Mineralization of bone - essential for its hardness and strength - involves a well orchestrated process in which crystals of calcium phosphate are produced by bone-forming cells and laid down in precise amounts within the bone’s fibrous matrix or scaffolding. If the process is not properly regulated, the result can be too little of the mineral or too much - either of which can compromise bone health. By studying the molecular players in the process, NIAMS-supported scientists are gaining a better understanding of how bone forms and what happens when the process goes awry. Their findings are helping to identify therapeutic targets for problems ranging from osteomalacia (a potentially fatal softening of the bones) to painful bone spurs and spinal stiffening.
The regulation of this process, the researchers have found, relies largely on a substance called inorganic pyrophosphate, which inhibits abnormal calcification. "It is a very small molecule, but it is an important inhibitor of calcification," says José Luis Millán, Ph.D., professor of oncodevelopmental biology at the Burnham Institute for Medical Research in LaJolla, Calif. "It is involved in controlling the right rate, the right pace of calcification in the normal skeleton." Levels of this important bone regulator are controlled by at least three other molecules: nucleotide pyrophosphatase phosphodiesterase 1 (NPP1), which produces pyrophosphate outside the cells; ankylosis protein (ANK), which further contributes to the extracelluar pool of pyrophosphate by transporting it from the cell's interior to the cell surface; and tissue nonspecific alkaline phosphatase (TNAP), which breaks down pyrophosphate in the extracellular environment, keeping its levels in check.
If any of these molecules are deficient, problems can occur. The researcher found that mice lacking TNAP (which causes the calcium-regulating pyrophosphate to rise too high), for example, are born with soft bones that don’t calcify properly. Deficiencies of NPP1 or ANK, on the other hand, lead to problems with excessive calcification, such as bone spurs (as seen in osteoarthritis in people) or bone-like hardening of tendons and ligaments of the spine (which is common in people with a form of arthritis called ankylosing spondylitis). By breeding mice that were deficient in TNAP with those deficient in either NPP1 or ANK, however, the researchers were able to create mice with neither too much nor too little calcification. "We were actually able to correct many of the defects that these individual mouse strains would have by themselves," says Millán. These findings suggest that each of these molecules might be therapeutic targets.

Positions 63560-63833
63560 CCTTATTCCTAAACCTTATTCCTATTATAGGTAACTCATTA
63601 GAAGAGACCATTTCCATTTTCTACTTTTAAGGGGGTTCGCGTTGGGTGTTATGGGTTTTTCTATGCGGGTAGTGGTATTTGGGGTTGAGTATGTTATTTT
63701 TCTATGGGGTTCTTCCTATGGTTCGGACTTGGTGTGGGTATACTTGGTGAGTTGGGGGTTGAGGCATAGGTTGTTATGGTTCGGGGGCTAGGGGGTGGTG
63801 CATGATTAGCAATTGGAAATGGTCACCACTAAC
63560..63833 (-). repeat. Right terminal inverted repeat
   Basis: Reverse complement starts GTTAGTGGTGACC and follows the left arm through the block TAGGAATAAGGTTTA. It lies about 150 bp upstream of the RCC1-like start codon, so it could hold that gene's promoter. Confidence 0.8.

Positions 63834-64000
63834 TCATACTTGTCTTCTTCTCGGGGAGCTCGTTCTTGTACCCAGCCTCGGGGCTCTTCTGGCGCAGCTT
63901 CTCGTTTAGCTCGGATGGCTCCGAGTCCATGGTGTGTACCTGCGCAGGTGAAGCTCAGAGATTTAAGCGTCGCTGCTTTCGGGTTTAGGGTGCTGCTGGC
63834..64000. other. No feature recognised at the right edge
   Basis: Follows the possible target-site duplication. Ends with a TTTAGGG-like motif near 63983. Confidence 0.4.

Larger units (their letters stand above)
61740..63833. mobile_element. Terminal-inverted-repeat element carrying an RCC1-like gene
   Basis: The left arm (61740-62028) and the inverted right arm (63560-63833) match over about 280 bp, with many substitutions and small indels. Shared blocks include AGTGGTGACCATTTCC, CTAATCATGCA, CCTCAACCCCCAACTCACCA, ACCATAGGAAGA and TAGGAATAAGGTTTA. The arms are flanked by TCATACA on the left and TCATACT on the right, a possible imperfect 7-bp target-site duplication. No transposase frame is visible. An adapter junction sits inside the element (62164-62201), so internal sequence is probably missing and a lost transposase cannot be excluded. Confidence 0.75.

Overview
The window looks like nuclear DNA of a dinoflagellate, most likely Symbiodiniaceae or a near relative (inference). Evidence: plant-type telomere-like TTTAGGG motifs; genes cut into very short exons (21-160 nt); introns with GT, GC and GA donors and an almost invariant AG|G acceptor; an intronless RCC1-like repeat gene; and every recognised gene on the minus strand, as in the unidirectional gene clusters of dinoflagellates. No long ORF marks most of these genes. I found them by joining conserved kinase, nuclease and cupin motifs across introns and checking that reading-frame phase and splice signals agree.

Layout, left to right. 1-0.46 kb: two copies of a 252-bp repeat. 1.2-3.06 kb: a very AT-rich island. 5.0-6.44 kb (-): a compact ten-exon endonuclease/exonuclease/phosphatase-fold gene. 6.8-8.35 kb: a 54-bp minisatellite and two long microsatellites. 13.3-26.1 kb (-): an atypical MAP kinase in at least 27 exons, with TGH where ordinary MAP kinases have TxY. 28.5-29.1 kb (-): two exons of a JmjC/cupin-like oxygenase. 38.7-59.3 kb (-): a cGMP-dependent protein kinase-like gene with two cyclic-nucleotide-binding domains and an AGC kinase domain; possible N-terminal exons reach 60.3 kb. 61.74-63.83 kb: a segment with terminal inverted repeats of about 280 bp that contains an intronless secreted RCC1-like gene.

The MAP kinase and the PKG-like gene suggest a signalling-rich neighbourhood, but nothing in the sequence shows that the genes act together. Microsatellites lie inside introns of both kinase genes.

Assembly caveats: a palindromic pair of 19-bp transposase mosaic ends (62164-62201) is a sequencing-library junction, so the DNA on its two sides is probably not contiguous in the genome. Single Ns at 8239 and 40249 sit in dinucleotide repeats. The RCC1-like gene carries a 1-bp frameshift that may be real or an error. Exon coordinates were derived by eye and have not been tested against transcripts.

Moreover, Millán and his colleagues identified yet another player in the regulation of bone calcification: a protein called osteopontin. In mouse studies, the researchers have found that osteopontin levels are highly correlated with pyrophosphate levels, yet they don't know yet if the two are acting in concert or if one controls the other. That is an issue they hope to address further in future studies. They also hope to discover whether the findings they have made in mice will apply to people.
Their hope is to find therapies that target the mechanism of pyrophosphate production, transport and breakdown to eliminate the problems that come from abnormal - be it too much or to little - calcification.
The mission of the National Institute of Arthritis and Musculoskeletal and Skin Diseases (NIAMS), a part of the Department of Health and Human Services' National Institutes of Health, is to support research into the causes, treatment, and prevention of arthritis and musculoskeletal and skin diseases; the training of basic and clinical scientists to carry out this research and the dissemination of information on research progress in these diseases. For more information about NIAMS, call the information clearinghouse at (301) 495-4484 or (877) 22-NIAMS (free call) or visit the NIAMS Web site at http://www.niams.nih.gov. Information on bone and its disorders can be obtained from the NIH Osteoporosis and Related Bone Diseases~National Resource Center; Phone (toll free) 800-624-BONE (2663), or visit https://bones.nih.gov/.
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